The First 3 Words and the Last 3 Words
It has also been said that the most memorable part of a headline are the first three words and the last three words (according to KISSmetrics). While that would seem to say that titles should really only be six words in length, it’s darn hard to create a great headline in just six words. While you shouldn’t really be too verbose, I would also encourage you not to be so short either! Not much excitement or clarity can be achieved in 1-5 words. It’s always about finding that sweet spot.
Coschedule has a great article about all of the SM channels and what often does best in terms of length of blog headlines HERE that I recommend reading.
For Facebook, if you don’t want your headline truncated on mobile, keep it to 25 characters or less, and keep your link description (meta tag) to 30 characters. These limits are because mobile readers have smaller screens. This is important to consider as more and more users are solely using social media, like Facebook, on their mobile devices. You have longer than those limits on desktop though.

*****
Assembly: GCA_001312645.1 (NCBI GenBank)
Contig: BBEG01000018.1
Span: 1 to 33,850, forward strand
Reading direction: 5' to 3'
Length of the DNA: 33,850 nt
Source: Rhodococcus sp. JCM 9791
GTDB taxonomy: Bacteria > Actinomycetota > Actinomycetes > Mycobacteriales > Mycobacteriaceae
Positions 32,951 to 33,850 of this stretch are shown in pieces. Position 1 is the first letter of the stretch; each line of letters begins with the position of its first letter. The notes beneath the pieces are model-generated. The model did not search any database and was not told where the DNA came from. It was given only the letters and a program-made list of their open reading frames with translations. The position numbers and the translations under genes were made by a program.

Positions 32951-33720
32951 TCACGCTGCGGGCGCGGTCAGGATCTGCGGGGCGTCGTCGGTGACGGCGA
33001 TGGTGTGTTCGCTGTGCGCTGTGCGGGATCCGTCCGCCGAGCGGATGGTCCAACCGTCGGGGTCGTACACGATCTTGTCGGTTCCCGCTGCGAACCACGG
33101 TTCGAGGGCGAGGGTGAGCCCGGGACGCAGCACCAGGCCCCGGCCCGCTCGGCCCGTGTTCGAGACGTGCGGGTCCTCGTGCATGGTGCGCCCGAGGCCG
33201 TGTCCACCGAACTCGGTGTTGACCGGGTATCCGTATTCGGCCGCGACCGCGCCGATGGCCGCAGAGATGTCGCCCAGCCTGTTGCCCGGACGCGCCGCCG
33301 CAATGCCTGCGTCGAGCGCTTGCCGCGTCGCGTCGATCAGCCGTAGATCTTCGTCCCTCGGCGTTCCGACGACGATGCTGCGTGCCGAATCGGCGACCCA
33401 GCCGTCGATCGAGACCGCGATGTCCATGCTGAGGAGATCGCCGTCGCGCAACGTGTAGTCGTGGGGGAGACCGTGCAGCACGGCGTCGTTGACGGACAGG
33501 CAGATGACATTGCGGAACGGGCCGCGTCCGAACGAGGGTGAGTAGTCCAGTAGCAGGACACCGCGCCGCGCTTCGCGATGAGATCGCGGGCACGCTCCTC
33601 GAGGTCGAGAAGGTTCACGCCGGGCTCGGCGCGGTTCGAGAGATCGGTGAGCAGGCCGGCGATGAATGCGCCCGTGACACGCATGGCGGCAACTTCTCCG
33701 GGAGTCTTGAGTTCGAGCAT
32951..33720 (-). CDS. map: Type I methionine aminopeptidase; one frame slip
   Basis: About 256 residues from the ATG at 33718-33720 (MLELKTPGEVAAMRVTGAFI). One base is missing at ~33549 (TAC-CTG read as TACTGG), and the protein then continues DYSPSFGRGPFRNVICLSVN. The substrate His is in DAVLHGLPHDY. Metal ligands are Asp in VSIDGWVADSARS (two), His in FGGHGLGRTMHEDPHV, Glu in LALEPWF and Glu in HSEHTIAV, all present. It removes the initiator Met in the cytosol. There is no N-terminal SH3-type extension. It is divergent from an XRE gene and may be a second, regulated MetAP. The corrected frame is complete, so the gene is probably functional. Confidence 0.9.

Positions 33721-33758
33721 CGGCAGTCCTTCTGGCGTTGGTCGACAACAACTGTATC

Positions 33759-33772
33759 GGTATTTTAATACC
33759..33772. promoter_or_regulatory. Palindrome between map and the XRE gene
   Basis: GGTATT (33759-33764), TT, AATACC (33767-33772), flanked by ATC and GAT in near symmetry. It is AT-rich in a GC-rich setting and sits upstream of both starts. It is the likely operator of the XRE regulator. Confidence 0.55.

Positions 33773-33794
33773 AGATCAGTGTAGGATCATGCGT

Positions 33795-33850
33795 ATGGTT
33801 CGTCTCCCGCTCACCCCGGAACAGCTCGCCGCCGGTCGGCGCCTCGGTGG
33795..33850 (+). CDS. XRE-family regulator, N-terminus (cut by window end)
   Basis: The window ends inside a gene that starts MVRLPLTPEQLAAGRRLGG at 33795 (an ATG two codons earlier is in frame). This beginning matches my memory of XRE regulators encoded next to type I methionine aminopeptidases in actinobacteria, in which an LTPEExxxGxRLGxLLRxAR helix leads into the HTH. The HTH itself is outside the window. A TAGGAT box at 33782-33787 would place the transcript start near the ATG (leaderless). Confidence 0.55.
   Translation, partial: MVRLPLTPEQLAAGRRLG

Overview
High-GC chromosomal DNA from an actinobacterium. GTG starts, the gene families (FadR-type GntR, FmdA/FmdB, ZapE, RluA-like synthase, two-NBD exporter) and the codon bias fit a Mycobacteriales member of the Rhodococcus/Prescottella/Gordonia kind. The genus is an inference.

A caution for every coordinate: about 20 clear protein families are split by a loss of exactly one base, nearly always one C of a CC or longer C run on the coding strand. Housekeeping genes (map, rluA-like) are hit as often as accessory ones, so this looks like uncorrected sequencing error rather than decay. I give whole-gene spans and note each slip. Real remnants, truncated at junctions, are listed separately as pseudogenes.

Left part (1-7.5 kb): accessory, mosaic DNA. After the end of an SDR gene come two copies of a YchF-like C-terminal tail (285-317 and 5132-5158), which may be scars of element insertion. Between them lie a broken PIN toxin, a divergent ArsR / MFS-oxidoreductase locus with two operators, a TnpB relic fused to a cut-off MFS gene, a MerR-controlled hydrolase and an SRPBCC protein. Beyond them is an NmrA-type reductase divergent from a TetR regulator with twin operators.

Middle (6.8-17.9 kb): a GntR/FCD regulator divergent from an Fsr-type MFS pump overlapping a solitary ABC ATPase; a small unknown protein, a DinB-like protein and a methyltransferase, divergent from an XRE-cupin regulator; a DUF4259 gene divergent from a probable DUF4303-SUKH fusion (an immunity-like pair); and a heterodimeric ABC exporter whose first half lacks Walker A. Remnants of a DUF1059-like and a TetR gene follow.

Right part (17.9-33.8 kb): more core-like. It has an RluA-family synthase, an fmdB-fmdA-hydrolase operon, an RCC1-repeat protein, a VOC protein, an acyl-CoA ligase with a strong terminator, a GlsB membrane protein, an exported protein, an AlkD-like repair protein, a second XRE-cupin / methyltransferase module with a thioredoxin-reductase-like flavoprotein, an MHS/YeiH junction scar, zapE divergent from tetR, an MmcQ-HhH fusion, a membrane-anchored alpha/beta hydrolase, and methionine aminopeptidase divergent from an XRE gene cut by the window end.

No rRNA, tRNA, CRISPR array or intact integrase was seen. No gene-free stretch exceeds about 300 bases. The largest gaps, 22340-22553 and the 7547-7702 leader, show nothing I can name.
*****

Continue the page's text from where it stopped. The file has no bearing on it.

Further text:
Keep your tweets shorter than 100 words, and about 71 characters minimum. And limit hashtags to about 6, and avoid starting hashtags with numbers.
3. Headline Formulas
It can be overwhelming to figure out all these rules and formulas for creating headlines that will get noticed and get clicked through and then read. That’s why I always say to do your best, and constantly try to get better! It’s helpful to read lots of great articles about how to make better headlines from time to time too.
The Science of Numbers
According to Buffer, the Ultimate Headline Formulas is “Numbers + Adjective + Target Keyword + Rationale + Promise” and include the example “10 Simple Steps You Can Take Today That Will Make You Happier.” It’s perhaps why sites like Buzzfeed have some of the most clicked on titles anywhere on the internet. So many of their posts use this number-based formula.